Your rotors are "warping" because they are getting too hot and brake pad material is becoming deposited on them (so really not "warped"). Because they've been turned once, they are already thinner and have even less mass for absorbing heat, making the problem worse. Cooling ducts and an electric blower may help in some situations if you want to retain the tiny brakes. The bigger front brakes are the way to go for long-term reliability.

We had a 2011 DGC with the 16" wheels/standard brakes. In half a year it developed a vibration, from the front right rotor. The caliper was dragging and the excess heat was melting pad material onto the rotor. So, new front brake time! One new Duralast Gold rotor, Duralast Gold Ceramic pads and a new caliper fixed the problem. We only had the van a year after that and it got totalled, so no real long-term results. I did find out the 2004-2008 Pacificas used the same size front dual piston caliper and rotors, so I bought used junkyard parts to do a front brake swap. Only thing that was a problem, that I was going to work around, was the different size fittings on the brake lines. I was going to use the Pacifica steering knuckles, rotors, calipers/brackets, caliper hoses and hard line to connect to the line at the cradle, pads, and the 17" wheels/tires. That fall the van was totalled, and we bought a Toyota Sienna instead so I never got to try those parts out.

For comparison, the standard brakes under the 16" wheels are the EXACT SAME SIZE as the 4th gen brakes, which were barely adequate for those vans. Putting those brakes on the heavier 5th gen vans was an engineering mistake. As you found out, lightly using the van will be fine. If you do high speed stops or hilly/mountainous roads, you're always going to have problems with the little brakes.
 

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For the 16" brakes, I saw a lot of inconsistencies between being reliable and unreliable. The general outcome however was the shaking does eventually come back which I don't think anyone likes the feeling of.

I have heard about people having a lot of success with the slotted/drilled rotors offered by power stop, however these are noisy and I didn't really favor having noisy brakes.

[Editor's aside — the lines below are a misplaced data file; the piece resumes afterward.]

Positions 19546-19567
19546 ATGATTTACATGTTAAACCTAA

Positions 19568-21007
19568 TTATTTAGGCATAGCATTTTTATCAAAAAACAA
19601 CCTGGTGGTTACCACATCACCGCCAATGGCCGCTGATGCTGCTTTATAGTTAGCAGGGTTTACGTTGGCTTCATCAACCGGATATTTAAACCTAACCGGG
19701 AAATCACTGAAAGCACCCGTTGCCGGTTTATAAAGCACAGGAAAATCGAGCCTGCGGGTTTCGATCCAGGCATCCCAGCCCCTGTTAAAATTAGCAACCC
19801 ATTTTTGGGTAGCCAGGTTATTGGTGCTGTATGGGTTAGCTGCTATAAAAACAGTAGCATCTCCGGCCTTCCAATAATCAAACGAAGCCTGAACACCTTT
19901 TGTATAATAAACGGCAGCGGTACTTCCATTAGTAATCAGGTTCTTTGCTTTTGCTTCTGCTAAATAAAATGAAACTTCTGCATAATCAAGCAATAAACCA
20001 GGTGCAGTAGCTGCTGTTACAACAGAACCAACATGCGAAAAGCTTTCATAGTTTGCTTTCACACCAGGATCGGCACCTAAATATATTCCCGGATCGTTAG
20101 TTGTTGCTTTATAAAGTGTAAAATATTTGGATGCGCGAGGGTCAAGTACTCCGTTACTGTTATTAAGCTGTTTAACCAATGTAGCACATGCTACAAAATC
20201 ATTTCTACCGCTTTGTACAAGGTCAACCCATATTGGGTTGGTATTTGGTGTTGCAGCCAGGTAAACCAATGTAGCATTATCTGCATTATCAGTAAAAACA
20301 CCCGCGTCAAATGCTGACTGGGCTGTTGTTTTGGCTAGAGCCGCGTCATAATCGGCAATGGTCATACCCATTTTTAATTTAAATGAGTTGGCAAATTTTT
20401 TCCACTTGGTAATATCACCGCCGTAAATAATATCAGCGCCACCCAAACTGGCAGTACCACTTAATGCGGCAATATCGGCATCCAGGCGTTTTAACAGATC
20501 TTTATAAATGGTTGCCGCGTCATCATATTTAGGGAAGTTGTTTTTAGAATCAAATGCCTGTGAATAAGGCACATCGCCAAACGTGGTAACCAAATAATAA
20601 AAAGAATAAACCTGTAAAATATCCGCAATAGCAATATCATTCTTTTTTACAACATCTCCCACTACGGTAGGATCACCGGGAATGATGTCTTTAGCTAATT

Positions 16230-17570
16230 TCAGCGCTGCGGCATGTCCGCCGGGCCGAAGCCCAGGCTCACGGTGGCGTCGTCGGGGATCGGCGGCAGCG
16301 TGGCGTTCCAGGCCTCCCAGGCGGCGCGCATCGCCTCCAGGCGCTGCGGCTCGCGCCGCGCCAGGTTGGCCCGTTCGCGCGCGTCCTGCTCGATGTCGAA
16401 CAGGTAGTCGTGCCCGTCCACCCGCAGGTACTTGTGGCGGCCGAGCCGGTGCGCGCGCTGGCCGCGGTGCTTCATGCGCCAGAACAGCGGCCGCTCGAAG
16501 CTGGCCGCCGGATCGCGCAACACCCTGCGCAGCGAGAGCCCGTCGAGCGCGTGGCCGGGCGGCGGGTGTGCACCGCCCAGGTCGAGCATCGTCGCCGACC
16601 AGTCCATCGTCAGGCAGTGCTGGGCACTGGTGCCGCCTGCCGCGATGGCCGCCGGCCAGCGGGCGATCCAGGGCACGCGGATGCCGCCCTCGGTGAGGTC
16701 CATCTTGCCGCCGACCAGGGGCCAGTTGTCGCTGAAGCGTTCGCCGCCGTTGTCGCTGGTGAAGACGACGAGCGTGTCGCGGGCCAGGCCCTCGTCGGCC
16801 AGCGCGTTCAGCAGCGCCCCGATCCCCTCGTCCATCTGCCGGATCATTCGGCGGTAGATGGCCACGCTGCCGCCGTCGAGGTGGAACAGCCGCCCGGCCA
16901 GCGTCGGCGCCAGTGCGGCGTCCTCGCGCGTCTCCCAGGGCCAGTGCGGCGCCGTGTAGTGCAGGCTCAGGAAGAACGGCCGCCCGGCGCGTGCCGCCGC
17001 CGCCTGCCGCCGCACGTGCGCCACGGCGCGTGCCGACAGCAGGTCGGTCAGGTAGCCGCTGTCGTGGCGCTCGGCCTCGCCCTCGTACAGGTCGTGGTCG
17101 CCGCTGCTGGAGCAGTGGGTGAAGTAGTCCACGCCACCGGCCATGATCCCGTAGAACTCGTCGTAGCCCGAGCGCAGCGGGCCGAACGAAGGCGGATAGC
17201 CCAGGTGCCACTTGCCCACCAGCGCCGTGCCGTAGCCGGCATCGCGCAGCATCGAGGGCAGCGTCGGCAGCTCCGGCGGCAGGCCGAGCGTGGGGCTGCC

It's also the front which shakes, not the rear, so maybe start with the front rotors first.
 

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You are given what you are given. Having driven road race tracks with cars that had WAY more power than factory, yet using stock factory size brakes-- there are strategies to prolonging and keeping brakes working.

Unless you are driving mountain roads, or doing repetitive high speed stops-- I have trouble seeing how you guys are warping your rotors to such degrees.

Use quality, higher temp pad materials (ceramics are my suggestion). (My race pads cost $200 for a front set-- so street pads are cheap, get good ones).

Anticipate the stops and the slow downs-- don't throttle all the way up to when you have to stop, then hold the brake down. Learn to coast, then lighten up on the brake as you get close to -- the more you RIDE the pedal, the hotter it is going to get. Let the brake pedal rest as much as possible-- rotor turning is what cools it, sitting still with pads clamped will be what can warp in that spot.

Brake less-- use as little brake as possible to get the job done. Throttle less.
 

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2007 Dodge Grand Caravan:
Curb weight4,339 lbs.
Maximum towing capacity3,800 lbs

2013 Dodge Grand Caravan
Curb weight4,510 lbs.
Maximum towing capacity3,600 lbs.

Never heard many complaints about the 4 wheel disk brakes on the 4th Generation with 16" wheels. My experience with the "heavy duty" brakes on the 2016 DGC, with 17" wheels, was disk delamination and a stuck slider pin on a front wheel, early on (before 84,000 km/52,000 miles). Ended up replacing the caliper bracket one side and the pads/rotors, both sides. "Heavy duty" but not "durable duty". The rubber pieces at the internal ends of the sliders get negative comments as well. Problems with the sliders are all too ommon for something "heavy duty". If it were a Honda I would have another name for it (p poor quality).
We hear the bad news about the 5th Generation "standard duty" brakes, but there must be good news out there using higher quality aftermarket parts. Reduced rotor weight (for fuel mileage) is a typical stated issue with OE brakes. Honda was bad for that, white box outlasting OE, by a long shot.